Example For the unrestricted model (1b), the lower and upper 95% limits for intercept are -5.1413 and 6.1872 respectively (see Table 4a). The fact that with the 95% probability zero falls in this interval is consistent with our conclusion of insignificance of b0 made in the course of F-testing of individual parameters (see Example at the end of previous section). The confidence intervals at the 95% level for b1 and b2 do not include zero. This also agrees with the F-test of individual parameters.

In fact, analysis whether zero falls in a confidence interval could be viewed as a different way to perform the F-test (t-test) of individual parameters and must not be used as an additional proof of conclusions made in such a test.

Regression statistics output The information contained in the Regression statistics output characterizes the goodness of the model as a whole. Note that quantities listed in this output can be expressed in terms of the regression F-number FR (Table 4) which we have already used for the significance test of all coefficients.

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Example For our unrestricted model (1b) the output is: Table 7. Regression statistics output* 0.99999882 Multiple R 2 0.99999765 R Square (R ) 0.9999953 Adjusted R Square (R2adj) 0.75291216 Standard Error (Sy) 7 Observations (n)

* - Corresponding notation used in this handout is given in parenthesis

MSE is an error variance discussed before (see expression (11)). Quantity Sy is an estimate of the standard error (deviation) of experimental values of the dependent variable y* with respect to those predicted by the regression model. It is used in statistics for different purposes. One of the applications we saw in the discussion of Residual output (Standardized residuals; see expression (2a)). Coefficient of determination R2 (or R Square): R2=SSR / SST = 1 - SSE/SST (34)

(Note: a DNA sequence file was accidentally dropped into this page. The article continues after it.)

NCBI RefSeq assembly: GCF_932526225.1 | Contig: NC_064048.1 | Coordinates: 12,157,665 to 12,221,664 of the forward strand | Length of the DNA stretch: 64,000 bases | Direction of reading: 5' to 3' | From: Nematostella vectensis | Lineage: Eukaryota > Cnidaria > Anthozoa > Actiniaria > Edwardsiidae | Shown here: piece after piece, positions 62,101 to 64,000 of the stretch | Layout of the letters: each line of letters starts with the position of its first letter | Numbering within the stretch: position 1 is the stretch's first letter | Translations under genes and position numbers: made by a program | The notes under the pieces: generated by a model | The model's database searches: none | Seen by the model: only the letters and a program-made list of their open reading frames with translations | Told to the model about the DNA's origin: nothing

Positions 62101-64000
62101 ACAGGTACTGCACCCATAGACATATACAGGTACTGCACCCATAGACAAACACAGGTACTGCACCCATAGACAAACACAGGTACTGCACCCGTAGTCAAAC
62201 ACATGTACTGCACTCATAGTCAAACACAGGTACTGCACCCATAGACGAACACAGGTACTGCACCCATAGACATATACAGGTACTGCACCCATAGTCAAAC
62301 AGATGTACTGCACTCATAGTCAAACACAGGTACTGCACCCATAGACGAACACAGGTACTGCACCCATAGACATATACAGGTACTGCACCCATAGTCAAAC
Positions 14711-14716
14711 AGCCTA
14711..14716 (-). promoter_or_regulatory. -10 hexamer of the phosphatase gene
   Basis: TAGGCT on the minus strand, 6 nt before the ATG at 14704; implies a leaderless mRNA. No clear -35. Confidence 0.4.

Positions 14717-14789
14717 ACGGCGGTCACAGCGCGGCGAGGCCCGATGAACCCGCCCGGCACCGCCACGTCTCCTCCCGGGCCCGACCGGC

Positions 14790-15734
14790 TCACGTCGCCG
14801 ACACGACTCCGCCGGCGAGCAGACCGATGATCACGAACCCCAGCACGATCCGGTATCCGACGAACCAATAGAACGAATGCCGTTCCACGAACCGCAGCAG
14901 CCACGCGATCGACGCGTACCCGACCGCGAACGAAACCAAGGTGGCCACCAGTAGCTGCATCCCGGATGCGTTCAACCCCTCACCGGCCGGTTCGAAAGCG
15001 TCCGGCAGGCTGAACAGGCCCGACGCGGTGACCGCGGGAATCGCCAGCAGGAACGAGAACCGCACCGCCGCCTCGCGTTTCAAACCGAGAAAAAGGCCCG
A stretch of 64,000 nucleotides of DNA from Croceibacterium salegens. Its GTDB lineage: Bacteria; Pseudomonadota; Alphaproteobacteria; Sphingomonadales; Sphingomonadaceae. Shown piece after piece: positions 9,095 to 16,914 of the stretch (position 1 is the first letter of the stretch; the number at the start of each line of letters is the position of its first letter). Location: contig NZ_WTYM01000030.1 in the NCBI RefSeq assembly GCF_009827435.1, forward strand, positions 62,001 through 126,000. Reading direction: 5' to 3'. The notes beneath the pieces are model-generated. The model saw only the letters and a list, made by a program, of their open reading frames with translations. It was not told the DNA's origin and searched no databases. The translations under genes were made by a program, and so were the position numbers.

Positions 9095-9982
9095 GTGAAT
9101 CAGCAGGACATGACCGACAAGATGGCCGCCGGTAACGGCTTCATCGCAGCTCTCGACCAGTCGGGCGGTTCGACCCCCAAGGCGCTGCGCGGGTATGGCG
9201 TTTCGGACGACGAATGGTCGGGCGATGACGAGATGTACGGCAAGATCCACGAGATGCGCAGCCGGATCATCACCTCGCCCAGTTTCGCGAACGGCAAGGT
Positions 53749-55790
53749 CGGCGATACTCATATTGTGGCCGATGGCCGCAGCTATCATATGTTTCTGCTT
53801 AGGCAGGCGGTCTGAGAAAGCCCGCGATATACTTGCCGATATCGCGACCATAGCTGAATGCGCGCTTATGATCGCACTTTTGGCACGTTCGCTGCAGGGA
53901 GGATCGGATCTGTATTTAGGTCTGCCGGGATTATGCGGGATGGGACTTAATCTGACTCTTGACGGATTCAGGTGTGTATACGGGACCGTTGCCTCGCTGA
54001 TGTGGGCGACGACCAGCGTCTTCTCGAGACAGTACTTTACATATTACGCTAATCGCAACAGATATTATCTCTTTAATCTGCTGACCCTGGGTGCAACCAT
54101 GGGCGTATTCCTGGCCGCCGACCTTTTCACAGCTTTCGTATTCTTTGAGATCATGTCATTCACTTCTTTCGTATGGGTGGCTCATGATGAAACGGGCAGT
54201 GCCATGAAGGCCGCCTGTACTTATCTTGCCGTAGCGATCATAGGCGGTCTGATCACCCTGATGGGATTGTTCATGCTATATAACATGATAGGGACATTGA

SSR, SSE and SST are regression, residual (error) and total sum of squares defined by (7), (6a) and (3a) respectively. The coefficient of determination is a measure of the regression model as whole. The closer R2 is to one, the better the model (1) describes the data. In the case of a perfect fit R2=1. Adjusted coefficient of determination R2 (or Adjusted R Square): R2adj=1- {SSE / (n-k)} / {SST/ (n-1)} (35)

SSE and SST are the residual (error) and the total sum of squares (see expressions (6a) and (3a)). The significance of R2adj is basically the same as that of R2 (the closer to one the better). Strictly speaking R2adj should be used as an indicator of an adequacy of the model, since it takes in to account not only deviations, but also numbers of degrees of freedom.

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Multiple correlation coefficient R: R = ( SSR / SST)0.5 This quantity is just the square root of coefficient of determination. Example The fact that R2adj = 0.9999953 in our illustration is fairly close to 1 (see Table 7) suggests that overall model (1b) is adequate to fit the experimental data presented in Table 1. However, it does not mean that there are no insignificant parameters in it. (36)

For references, the following tables present a summary of the formula numbers for individual items in the Microsoft Excel Regression Output. Variables in parenthesis, introduced and used in this handout, do not appear in the output.

Table 8. Formula map of Regression statistics output (36) Multiple R 2 (34) R Square (R ) 2 (35) Adjusted R Square (R adj) (33) Standard Error (Sy) Observations (n)

Table 9. Formula map of Residual output Observation (j) Predicted Y (yj) 1 (1) 2 (1)

Table 10. Formula map of ANOVA output (part I) df SS MS (dfR) (14) (SSR) (7) (MSR) (13) Regression (SSE) (6a) (MSE) (11) Residual (error) (dfE) (12) (dfT) (10) (SST) (3a) (MST)* (9) Total *- not reported in Microsoft Excel Regression output

F (FR) (17)

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Table 10a. Formula map of ANOVA output (part II) Coefficients Standard t Stat (bi) Error (se(bi)) (ti)

Lower Upper 95% 95% (bL,(1-Pi)) (bU,(1Pi)) (25) (27) (31) (31a) (25) (27) (31) (31a) (25) (27) (31) (31a)

P-value (Pi)

LITERATURE 1. Afifi A.A., Azen S.P. Statistical analysis. Computer oriented approach, Academic press, New York (1979) 2. Natrella M.G. Experimental Statistics, National Bureau of Standards, Washington DC (1963) 3. Neter J., Wasserman W. Applied linear statistical models, R.D. Irwin Inc., Homewood, Illinois (1974) 4. Gunst R.F., Mason R.L. Regression analysis and its application, Marcel Dekker Inc., NewYork (1980) 5. Shoemaker D.P., Garland C.W., Nibler J.W. Experiments in Physical Chemistry, The McGraw-Hill Companies Inc. (1996)